That said, though, I think the most important part of the cast (also not pictured) is Rail, also one of the Lamia/Larva group we’ve come to know, and (as all of them are) one of Huey’s homunculus experiments. Huey’s view of everyone as an experiment tends to dehumanize them, and Renee clearly feels the same way. Add this to their not being “born” the way normal humans are, and the horrific tortures they’ve been forced to undergo, and it’s no surprise that most of Lamia are a bit eccentric. Rail is not sure about such basic things as humanity, and the events in this book really don’t help. That said, the majority of this book, as with a lot of Narita’s works, is a big series of fights and battles, combined with explosions (Rail loves to use bombs, although they are apparently not as good as another bomber we’ve seen in this series).

At the end of the book Miria and Jacuzzi’s gang are back in Chicago, trying to meet up with Isaac, who can only afford rail fare to there. So no doubt Peter Pan in Chains will bring the old and new cast together for a big finale. In the meantime, despite being filled with new characters you’re still learning about, this is a typically fun volume of Baccano!.

Baccano!: 1934 Alice in Jails: Prison

By Ryohgo Narita and Katsumi Enami. Released in Japan by ASCII Mediaworks. Released in North America by Yen On. Translated by Taylor Engel.

Having just finished a two-volume arc, we immediately jump into a THREE-volume arc, which consists of the two Alice in Jails book and a third called Peter Pan in Chains. As the names might indicate, Alice in Chains is the title quote, so to speak, but the book itself also revolves around jail, specifically Alcatrax, which in 1934 was still fairly new as a prison for hardcore felons (as opposed to a military prison). The description of the prison itself is quite good, showing it as an unpleasant place that can break a man, as well as being well-nigh impossible to escape from. After being blackmailed with Ennis’ safety, Firo is sent to infiltrate the prison to try to talk to its most infamous resident: Huey Laforet, who is kept in solitary confinement in the lowest of basements. But he’s not alone. Isaac has been sent there for some odd reason, and one of the prisoners already there is well known to us: Ladd Russo. Has he gotten any less violent and manic? No.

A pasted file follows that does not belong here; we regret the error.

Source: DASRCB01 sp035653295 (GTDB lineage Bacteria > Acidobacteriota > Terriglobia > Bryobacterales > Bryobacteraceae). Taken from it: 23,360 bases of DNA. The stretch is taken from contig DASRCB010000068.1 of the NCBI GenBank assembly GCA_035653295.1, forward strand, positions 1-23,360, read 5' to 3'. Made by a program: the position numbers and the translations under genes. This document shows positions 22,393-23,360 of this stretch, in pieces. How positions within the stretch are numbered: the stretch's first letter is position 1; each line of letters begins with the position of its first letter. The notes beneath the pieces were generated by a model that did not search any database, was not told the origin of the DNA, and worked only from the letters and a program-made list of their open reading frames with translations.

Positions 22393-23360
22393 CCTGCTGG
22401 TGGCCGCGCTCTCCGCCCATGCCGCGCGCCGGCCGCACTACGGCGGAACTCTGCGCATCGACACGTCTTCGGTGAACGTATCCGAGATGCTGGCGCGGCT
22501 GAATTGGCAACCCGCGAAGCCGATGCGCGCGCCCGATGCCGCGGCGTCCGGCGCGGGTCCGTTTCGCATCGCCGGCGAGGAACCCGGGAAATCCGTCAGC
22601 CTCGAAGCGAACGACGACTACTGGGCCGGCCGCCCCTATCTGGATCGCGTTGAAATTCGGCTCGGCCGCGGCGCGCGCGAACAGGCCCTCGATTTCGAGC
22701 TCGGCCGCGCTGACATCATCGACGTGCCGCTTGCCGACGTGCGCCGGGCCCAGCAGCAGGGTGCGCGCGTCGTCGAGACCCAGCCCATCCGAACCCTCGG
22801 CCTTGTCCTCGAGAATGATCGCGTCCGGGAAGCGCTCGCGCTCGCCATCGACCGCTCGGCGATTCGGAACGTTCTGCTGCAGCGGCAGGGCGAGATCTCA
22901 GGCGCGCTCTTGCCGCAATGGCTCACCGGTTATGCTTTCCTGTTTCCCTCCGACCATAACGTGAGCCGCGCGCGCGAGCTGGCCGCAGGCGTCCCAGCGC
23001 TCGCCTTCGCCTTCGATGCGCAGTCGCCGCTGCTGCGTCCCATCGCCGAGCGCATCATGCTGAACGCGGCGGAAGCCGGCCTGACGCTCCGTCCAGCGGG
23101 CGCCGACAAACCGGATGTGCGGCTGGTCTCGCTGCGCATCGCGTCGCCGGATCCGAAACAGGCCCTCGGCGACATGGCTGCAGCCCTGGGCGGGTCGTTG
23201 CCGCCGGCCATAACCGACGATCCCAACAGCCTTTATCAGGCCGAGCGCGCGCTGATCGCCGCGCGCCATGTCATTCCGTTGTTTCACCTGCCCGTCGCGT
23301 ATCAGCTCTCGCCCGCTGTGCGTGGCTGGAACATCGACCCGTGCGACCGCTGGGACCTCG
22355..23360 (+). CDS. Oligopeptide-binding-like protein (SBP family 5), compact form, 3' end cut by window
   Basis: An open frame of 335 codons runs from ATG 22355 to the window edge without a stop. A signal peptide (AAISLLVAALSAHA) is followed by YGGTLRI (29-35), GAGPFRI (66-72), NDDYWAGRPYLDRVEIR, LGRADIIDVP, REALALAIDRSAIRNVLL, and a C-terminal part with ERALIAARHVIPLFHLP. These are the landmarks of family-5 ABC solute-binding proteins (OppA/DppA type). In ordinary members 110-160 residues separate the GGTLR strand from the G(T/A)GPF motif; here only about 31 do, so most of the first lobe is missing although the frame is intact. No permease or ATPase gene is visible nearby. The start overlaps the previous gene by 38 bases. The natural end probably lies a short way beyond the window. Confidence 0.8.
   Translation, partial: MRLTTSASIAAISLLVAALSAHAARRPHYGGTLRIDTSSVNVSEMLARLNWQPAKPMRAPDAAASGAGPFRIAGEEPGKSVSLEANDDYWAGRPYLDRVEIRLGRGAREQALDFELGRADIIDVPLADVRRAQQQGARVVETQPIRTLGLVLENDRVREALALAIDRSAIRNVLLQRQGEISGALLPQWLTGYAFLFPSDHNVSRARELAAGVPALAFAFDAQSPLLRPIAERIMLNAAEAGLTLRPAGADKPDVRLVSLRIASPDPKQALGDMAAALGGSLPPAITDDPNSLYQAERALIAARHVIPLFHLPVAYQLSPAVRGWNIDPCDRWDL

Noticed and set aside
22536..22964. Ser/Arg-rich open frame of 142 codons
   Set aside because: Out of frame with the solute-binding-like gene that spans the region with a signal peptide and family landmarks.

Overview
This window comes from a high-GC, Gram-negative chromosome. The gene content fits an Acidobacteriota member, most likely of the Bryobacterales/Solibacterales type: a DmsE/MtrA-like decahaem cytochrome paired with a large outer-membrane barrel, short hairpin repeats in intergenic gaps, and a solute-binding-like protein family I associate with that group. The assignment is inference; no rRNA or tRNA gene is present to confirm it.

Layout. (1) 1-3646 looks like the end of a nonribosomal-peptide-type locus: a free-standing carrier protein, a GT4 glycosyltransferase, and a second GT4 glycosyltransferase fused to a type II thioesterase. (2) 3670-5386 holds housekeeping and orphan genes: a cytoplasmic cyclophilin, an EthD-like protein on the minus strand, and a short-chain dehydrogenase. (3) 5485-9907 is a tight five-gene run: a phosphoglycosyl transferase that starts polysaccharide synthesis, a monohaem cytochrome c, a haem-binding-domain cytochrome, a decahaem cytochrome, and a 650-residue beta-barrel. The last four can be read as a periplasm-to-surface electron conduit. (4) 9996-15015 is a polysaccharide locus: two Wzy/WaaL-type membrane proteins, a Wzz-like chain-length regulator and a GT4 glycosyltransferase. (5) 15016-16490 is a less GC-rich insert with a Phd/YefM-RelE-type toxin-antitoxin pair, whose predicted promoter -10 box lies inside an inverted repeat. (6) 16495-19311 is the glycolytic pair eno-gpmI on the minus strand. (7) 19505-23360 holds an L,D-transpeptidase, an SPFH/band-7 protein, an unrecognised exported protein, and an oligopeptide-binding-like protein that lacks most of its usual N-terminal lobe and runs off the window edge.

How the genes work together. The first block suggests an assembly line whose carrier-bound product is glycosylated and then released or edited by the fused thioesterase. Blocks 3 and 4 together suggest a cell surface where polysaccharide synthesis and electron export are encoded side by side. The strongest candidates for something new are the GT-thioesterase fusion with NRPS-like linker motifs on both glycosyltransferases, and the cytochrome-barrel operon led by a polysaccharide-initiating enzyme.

This book was, I believe, being written at the same time as the anime was being planned, and discusses certain events that the reader is unaware of but the characters aren’t, such as Graham Specter, who is introduced in this book but unseen, or the mention of a Mr. St. Germain at the Daily Days, who is also as yet unseen. The book also flits back and forth between Firo’s adventures in prison and the rest of the cast back in New York, who are dealing with Huey Laforet, despite being in prison, apparently planning a large scale terrorist attack. Narita enjoys setting up mystifying things only to have them pay off one or two books down the road, so we need to settle in here. There’s also some events from previous books intruding – the coverup of the Flying Pussyfoot murders is mentioned a few times, and we meet Gustavo, the pathetic villain from Drugs and the Dominoes, who is essentially here to be Ladd’s ticket to Alcatraz, and boy does he deserve it.

I want to talk about Isaac and Miria, though, as this is in some ways my favorite book with them, despite their not being major players in it. They’ve been wonderfully funny comic relief most of the time, but in the last arc we got some hints of deeper things – Miria’s monologue in the color pages. Now here we see that neither of them are as “stupid” as they may outwardly seem. Isaac’s ability to identify he’s talking to a cop and get Miria out of danger is masterful, and the rest of the Martillos rightly boggle at it. We also get into his head a little bit at the end, as it’s made clear he grew up in San Francisco right near Alcatraz… though he doesn’t want to see his family. As for Miria (whose head we don’t really get into), not only does she go to Ronny first to help her try to save Isaac, but she actually seems to know he’s a demon. But the best scene for Miria, in my opinion, is the one with Chane, where the two of them comfort each other over their most important person being in Alcatraz, and Miria shows off her empathy – I liked how she immediately knew how Chane communicated and wasn’t uncomfortable with it. Terrific character work here.

This is one of the better Baccano! books, including a great twist at the end I’ve tried not to spoil, and fans will absolutely want to get it. Next time we should actually meet Gustav St. Germain, as well as the much mentioned but unseen Graham, who I suspect may have been written with Norio Wakamoto and Tomokazu Sugita in mind.